10. The apparatus according to claim 1, wherein (i) said cache comprises a level 1 instruction cache and (ii) said memory comprises a level 2 cache and a main memory.
11. A method of tentatively read buffering a cache, comprising the step of:
(A) storing a plurality of old lines in said cache, each of said old lines comprising a plurality of old instructions;
(B) storing a first new line fetched-ahead from a memory in a buffer in response to a first read command, said first new line comprising a plurality of new instructions, said buffer being sized to hold a single line at a time;
(C) presenting said first new line from said buffer to a first circuit in response to a second read command that identifies a particular one of said new instructions stored in said buffer, wherein said first circuit is coupled unidirectionally to each of said buffer, said cache and said memory;
(D) presenting said first new line from said first circuit to both said cache and a second circuit, wherein said second circuit is coupled unidirectionally to each of said first circuit, said cache and a processor;
(E) generating a control signal that identifies said particular new instruction in a third circuit in response to a cache miss and a buffer hit of said second read command;
(F) multiplexing said first new line with said second circuit to select said particular new instruction in response to said control signal;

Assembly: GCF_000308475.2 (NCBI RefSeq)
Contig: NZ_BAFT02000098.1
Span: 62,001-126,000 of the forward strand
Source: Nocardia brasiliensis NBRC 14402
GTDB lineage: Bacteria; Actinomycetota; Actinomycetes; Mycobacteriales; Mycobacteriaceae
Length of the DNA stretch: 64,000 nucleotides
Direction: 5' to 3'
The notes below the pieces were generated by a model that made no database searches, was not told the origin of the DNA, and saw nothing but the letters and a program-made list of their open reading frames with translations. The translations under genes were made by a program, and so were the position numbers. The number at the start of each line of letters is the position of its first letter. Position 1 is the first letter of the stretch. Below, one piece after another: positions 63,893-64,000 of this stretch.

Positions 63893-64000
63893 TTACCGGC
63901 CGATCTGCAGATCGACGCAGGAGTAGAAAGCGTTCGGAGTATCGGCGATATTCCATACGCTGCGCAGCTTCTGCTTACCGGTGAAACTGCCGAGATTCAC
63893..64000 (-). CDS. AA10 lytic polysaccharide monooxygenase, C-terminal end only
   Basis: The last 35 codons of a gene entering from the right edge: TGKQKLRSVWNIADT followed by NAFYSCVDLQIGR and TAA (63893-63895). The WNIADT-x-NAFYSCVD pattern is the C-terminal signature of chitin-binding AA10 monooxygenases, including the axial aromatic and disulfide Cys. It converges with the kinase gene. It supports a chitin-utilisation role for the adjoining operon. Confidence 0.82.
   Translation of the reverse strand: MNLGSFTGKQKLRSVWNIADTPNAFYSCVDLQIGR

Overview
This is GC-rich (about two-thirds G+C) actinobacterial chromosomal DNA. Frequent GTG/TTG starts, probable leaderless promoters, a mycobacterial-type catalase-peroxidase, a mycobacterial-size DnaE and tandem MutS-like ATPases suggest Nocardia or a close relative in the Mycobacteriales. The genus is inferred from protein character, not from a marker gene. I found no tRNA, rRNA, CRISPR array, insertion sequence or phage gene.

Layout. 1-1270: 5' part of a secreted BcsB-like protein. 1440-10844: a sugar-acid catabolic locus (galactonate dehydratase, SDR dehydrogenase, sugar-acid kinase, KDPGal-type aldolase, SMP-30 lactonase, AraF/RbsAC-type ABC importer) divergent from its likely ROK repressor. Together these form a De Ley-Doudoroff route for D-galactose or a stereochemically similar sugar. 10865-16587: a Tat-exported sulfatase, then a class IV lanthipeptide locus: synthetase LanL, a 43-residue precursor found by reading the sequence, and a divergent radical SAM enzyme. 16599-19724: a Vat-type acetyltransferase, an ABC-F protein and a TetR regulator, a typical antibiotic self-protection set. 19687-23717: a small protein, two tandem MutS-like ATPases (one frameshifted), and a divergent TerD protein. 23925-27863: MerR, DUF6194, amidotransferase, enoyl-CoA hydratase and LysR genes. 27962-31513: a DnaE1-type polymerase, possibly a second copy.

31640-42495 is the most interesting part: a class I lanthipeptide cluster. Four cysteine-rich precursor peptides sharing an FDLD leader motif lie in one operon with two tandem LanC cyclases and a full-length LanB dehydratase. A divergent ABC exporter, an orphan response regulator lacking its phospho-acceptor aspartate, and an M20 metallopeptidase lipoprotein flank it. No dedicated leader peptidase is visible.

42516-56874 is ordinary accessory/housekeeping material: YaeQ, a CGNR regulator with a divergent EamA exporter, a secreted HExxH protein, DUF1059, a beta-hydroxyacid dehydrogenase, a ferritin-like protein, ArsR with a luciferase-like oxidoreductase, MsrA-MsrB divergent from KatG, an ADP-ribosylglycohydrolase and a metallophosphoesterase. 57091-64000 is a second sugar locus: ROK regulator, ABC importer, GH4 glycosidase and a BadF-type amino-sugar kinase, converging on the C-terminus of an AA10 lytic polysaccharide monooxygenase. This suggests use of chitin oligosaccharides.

(G) presenting said particular new instruction alone from said second circuit to said processor; and
(H) overwriting a particular one of said old lines in said cache with said first new line.
12. The method according to claim 11, further comprising the steps of:
presenting from said cache to said second circuit a particular one of said old instructions in response to a cache hit of a third read command among said old instructions; and
presenting said particular old instruction from said second circuit to said processor.
13. The method according to claim 11, further comprising the steps of:
receiving at said first circuit a second new line as read from said memory in response to a third read command; and
presenting said second new line from said first circuit to said cache in response to said cache not being full such that (i) said second new line resides in both said cache and said memory and (ii) said first new line resides in both said buffer and said memory.
14. The method according to claim 13, further comprising the steps of:
receiving at said first circuit a third new line as read from said memory in response to a fourth read command; and